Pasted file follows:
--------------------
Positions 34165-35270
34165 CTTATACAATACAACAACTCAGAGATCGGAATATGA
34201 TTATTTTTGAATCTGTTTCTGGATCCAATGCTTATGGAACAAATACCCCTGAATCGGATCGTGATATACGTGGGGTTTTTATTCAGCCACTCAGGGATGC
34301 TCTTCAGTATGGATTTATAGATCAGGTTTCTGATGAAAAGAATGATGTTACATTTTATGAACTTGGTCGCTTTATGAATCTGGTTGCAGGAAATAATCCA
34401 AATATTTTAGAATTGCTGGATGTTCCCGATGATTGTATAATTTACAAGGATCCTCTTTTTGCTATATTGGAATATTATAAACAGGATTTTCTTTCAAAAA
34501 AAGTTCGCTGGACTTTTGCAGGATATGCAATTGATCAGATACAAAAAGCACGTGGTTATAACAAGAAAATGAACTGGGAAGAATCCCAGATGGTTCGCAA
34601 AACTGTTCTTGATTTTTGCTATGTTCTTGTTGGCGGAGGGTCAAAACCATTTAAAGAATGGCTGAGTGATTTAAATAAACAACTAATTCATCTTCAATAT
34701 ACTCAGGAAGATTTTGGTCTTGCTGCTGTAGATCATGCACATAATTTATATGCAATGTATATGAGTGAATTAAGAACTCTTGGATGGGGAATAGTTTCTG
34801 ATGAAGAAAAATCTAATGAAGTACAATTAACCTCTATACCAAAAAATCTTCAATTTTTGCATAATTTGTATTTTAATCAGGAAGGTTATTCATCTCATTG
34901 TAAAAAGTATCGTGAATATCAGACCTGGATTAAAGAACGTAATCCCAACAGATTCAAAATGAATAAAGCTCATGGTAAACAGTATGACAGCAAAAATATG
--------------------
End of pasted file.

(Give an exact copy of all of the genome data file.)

Positions 34165-35270
34165 CTTATACAATACAACAACTCAGAGATCGGAATATGA
34201 TTATTTTTGAATCTGTTTCTGGATCCAATGCTTATGGAACAAATACCCCTGAATCGGATCGTGATATACGTGGGGTTTTTATTCAGCCACTCAGGGATGC
34301 TCTTCAGTATGGATTTATAGATCAGGTTTCTGATGAAAAGAATGATGTTACATTTTATGAACTTGGTCGCTTTATGAATCTGGTTGCAGGAAATAATCCA
34401 AATATTTTAGAATTGCTGGATGTTCCCGATGATTGTATAATTTACAAGGATCCTCTTTTTGCTATATTGGAATATTATAAACAGGATTTTCTTTCAAAAA
34501 AAGTTCGCTGGACTTTTGCAGGATATGCAATTGATCAGATACAAAAAGCACGTGGTTATAACAAGAAAATGAACTGGGAAGAATCCCAGATGGTTCGCAA
34601 AACTGTTCTTGATTTTTGCTATGTTCTTGTTGGCGGAGGGTCAAAACCATTTAAAGAATGGCTGAGTGATTTAAATAAACAACTAATTCATCTTCAATAT
34701 ACTCAGGAAGATTTTGGTCTTGCTGCTGTAGATCATGCACATAATTTATATGCAATGTATATGAGTGAATTAAGAACTCTTGGATGGGGAATAGTTTCTG
34801 ATGAAGAAAAATCTAATGAAGTACAATTAACCTCTATACCAAAAAATCTTCAATTTTTGCATAATTTGTATTTTAATCAGGAAGGTTATTCATCTCATTG
34901 TAAAAAGTATCGTGAATATCAGACCTGGATTAAAGAACGTAATCCCAACAGATTCAAAATGAATAAAGCTCATGGTAAACAGTATGACAGCAAAAATATG